Use Your 3D Printer to Color by Number with This Clever Project

Share this Article

colormainKurt Hamel is an engineer, builder, maker, hacker and “mad scientist” from Providence, RI, who uses his skills at 3D printing to create some useful and interesting objects and techniques. From his method of magnetizing 3D printed pieces to a process for building frames for stained glass pieces, Hamel is all about using 3D printing to solve problems and demonstrate fun stuff.

Hamel, a member of the Ocean State Maker Mill, also took down a first place in the MakerBot and GE FirstBuild Icebox Challenge with a project he called the Odor-Eating Hotspot and a neat kitchen organizing micro-BLOCK on Thingiverse.

Now he’s taken on the task of updating and modernizing the venerable paint-by-number kit with a method of using his 3D printer to build multicolored prints.Image 684

Taking a paint-by-number print layout which can be found via a Google search, he imports the 2D outline into a CAD program, and rather than extruding that 2D layout as a single piece, he extrudes the numbered regions at slightly different heights.

Hamel pauses the print job to change filament for the layers of various depths. Hackaday suggests that it might be possible to edit the sliced G-Code to locate the necessary pauses or that other software might be used to split the G-Code by depth.

“It isn’t a new idea to stop the printer and switch filament,” Hamel says. “The interesting idea here is starting with paint-by-number images and extruding based on the color. You can ‘color by number’ with your single head FDM 3D printer to make colorful projects that will leave people wondering how much you’ve spent on a full color 3D printer.”

He offers some other useful tips as well. Hamel says that unless you happen to be a member of a fab shop packed with spools of filament in various colors, an easy method of coming up with them is to buy a sample pack.F68GRSDIDCXH036.MEDIUM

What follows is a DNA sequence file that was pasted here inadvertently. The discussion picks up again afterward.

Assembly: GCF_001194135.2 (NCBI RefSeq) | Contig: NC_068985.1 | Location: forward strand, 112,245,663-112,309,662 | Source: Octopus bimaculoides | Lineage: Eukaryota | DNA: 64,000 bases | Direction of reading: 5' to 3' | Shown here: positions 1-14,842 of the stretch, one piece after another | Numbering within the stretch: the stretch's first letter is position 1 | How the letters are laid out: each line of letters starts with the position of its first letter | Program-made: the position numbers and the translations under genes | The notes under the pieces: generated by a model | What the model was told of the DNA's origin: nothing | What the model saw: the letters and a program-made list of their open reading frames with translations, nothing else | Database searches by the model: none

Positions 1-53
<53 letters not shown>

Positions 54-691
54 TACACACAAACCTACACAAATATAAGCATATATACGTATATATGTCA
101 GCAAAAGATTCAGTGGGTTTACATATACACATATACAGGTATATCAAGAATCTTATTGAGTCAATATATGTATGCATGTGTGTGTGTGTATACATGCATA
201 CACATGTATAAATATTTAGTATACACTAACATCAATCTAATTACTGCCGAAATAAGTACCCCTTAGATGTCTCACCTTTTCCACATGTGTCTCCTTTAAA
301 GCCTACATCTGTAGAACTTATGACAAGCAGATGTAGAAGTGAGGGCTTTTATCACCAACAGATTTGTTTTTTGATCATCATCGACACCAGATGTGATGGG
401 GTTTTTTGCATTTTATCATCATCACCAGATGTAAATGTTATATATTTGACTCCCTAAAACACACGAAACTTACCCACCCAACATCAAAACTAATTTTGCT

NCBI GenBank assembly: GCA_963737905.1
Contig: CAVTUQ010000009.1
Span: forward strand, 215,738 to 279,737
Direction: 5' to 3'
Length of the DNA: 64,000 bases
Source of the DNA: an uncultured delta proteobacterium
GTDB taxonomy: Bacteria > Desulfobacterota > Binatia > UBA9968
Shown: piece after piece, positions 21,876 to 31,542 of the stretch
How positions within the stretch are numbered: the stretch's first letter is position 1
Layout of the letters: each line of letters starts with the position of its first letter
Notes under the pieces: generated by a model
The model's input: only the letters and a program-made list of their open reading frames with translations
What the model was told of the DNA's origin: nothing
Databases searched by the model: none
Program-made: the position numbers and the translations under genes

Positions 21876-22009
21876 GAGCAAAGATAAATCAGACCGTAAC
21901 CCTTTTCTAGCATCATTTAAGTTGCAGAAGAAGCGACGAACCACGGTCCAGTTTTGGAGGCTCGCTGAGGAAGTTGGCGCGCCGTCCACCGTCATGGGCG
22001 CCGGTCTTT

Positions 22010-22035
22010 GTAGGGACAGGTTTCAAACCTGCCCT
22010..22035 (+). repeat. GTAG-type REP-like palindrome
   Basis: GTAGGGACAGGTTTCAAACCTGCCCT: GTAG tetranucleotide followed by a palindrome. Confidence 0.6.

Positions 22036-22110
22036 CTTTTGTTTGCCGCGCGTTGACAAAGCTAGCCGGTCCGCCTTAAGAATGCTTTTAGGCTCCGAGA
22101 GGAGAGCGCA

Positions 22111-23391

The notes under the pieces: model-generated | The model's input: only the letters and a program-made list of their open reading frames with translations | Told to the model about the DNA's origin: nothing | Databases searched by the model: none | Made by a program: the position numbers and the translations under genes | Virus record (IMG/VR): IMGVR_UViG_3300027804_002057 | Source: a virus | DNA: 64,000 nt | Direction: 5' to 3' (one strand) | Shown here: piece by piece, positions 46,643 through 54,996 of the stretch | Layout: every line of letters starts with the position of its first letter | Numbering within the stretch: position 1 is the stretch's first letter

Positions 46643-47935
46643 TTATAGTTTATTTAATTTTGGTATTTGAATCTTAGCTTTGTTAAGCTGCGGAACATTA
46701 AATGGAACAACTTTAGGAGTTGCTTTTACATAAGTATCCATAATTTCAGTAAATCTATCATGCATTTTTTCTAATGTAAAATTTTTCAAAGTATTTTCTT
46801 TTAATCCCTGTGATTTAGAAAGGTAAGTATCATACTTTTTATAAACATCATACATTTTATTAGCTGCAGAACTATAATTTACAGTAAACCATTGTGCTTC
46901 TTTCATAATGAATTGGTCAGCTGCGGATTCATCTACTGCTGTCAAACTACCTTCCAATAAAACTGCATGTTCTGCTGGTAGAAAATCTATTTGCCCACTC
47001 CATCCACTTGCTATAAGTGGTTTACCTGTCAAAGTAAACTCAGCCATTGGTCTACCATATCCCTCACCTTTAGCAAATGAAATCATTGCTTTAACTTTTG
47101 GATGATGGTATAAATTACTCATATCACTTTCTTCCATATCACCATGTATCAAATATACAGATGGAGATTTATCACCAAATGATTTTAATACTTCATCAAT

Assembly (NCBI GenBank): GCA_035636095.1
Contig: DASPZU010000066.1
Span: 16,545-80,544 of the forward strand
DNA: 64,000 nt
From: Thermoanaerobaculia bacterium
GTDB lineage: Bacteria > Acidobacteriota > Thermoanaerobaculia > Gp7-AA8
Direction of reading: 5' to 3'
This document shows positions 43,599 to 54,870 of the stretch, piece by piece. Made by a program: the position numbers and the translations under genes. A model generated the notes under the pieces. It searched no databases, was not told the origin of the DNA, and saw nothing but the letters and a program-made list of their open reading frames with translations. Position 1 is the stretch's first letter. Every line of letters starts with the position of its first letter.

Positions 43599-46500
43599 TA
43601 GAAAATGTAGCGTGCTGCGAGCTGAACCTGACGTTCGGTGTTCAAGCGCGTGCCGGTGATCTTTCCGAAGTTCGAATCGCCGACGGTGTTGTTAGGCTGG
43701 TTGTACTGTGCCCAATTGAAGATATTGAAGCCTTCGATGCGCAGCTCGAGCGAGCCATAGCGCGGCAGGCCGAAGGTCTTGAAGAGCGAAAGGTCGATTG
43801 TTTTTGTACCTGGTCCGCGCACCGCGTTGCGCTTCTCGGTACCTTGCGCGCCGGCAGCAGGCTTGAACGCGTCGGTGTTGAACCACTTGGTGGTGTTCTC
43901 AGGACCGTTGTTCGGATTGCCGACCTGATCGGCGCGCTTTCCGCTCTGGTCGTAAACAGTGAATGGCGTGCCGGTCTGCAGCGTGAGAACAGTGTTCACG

For his project, he says that rather than coloring by number you extrude by number following this pattern. If the design has the colors marked thusly, say Purple = 1, Blue = 2, Green = 3, you’d use this method to arrive at the printing process:

  • Multiply Purple’s number (1) by 0.02″ and extrude the purple area that amount (0.20″)
  • Multiply Blue’s number (2) by 0.02″ and extrude the blue areas that amount (0.04″)
  • Multiply Green’s number (3) by 0.02″ and extrude the green areas that amount (0.06″)

color by numbers 3d printingYou begin by printing the lowest numbered color first, and once each color tier has finished, you simply pause the printer, change the filament to the proper color in the sequence and restart the printer until the entire piece is complete.

Hamel says his rainbow example took a total of seven tiers of color.

You can find the Paint-by-Number project here on Instructables.

What do you think of Kurt Hamel’s innovative uses of 3D printing to create solutions for the kitchen and home? Let us know in the Color By Numbers With Your 3D Printer forum thread on 3DPB.com.

 

 

Share this Article


Recent News

Improvements to the BioFabrication Facility on the ISS Thanks to Lithoz

Switzerland: in vivo Analysis of Intraoral Scanners for the Dental Arch



Categories

3D Design

3D Printed Art

3D Printed Food

3D Printed Guns


You May Also Like

Delft University of Technology & Maaike Roozenburg 3D Print Chinese Porcelain

China is famous for its blue and white porcelain, delicately and artfully produced and painted. Crafted mainly in the southern Chinese city of Jingdezhen and purchased by travelers visiting the...

3D Printing News Briefs: July 11, 2019

We’ve got plenty of new products to talk about in today’s 3D Printing News Briefs, starting with materials from two chemical companies. WACKER announced new grades of of liquid and...

How do 3D Printed Dentures Stack up when Compared to Milled and Injection Molded Dentures?

In a new study, Korean medical researchers have been looking into the differences in quality and accuracy of several different modern ways to make dentures, with a focus on whether...

Additive Manufacturing Strategies Boston 2019 Speaker Roundup

January 29 to 31st Boston will host the Additive Manufacturing Strategies event which will be a chance for you to learn with and from your peers in medical and dental...


Shop

View our broad assortment of in house and third party products.


Services & Data

Subscribe To Our Newsletter

Subscribe To Our Newsletter

Join our mailing list to receive the latest news and updates from our 3DPrint.com.

You have Successfully Subscribed!